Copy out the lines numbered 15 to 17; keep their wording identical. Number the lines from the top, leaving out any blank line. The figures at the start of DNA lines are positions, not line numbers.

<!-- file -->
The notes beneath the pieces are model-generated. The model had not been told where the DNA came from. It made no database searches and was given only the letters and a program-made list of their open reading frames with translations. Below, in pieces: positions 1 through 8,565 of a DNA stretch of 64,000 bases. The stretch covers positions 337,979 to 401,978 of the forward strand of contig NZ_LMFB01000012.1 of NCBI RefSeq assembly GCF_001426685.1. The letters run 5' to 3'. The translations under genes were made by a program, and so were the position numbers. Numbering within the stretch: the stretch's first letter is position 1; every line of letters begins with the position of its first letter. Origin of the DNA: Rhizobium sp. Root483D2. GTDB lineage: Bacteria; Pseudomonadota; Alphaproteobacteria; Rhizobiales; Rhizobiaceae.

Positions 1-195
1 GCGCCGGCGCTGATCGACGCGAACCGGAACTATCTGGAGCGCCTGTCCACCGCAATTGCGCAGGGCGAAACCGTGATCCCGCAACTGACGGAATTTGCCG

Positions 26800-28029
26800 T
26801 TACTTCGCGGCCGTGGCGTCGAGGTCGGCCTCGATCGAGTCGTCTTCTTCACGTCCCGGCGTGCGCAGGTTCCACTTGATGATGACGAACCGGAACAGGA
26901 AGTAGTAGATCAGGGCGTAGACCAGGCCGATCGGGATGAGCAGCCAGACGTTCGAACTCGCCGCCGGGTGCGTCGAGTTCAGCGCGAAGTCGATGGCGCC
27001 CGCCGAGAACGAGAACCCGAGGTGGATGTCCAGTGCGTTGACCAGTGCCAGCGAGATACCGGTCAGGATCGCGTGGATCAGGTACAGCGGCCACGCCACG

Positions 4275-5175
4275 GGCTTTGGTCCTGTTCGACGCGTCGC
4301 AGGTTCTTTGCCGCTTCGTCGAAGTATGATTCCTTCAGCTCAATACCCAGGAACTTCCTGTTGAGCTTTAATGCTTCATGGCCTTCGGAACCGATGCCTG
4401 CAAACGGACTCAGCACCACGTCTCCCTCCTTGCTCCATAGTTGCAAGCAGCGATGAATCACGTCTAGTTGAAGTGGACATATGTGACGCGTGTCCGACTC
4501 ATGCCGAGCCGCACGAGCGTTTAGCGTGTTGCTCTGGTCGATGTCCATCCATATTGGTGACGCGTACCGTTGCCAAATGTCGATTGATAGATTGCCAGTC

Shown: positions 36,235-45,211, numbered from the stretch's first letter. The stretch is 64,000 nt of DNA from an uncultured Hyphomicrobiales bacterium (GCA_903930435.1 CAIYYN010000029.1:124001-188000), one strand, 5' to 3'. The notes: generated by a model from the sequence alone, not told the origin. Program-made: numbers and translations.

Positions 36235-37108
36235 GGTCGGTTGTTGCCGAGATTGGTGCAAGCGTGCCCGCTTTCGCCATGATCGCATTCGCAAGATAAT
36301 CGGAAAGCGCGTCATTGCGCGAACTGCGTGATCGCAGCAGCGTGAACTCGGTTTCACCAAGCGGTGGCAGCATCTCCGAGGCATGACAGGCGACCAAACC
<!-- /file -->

Positions 36235-37108
36235 GGTCGGTTGTTGCCGAGATTGGTGCAAGCGTGCCCGCTTTCGCCATGATCGCATTCGCAAGATAAT
36301 CGGAAAGCGCGTCATTGCGCGAACTGCGTGATCGCAGCAGCGTGAACTCGGTTTCACCAAGCGGTGGCAGCATCTCCGAGGCATGACAGGCGACCAAACC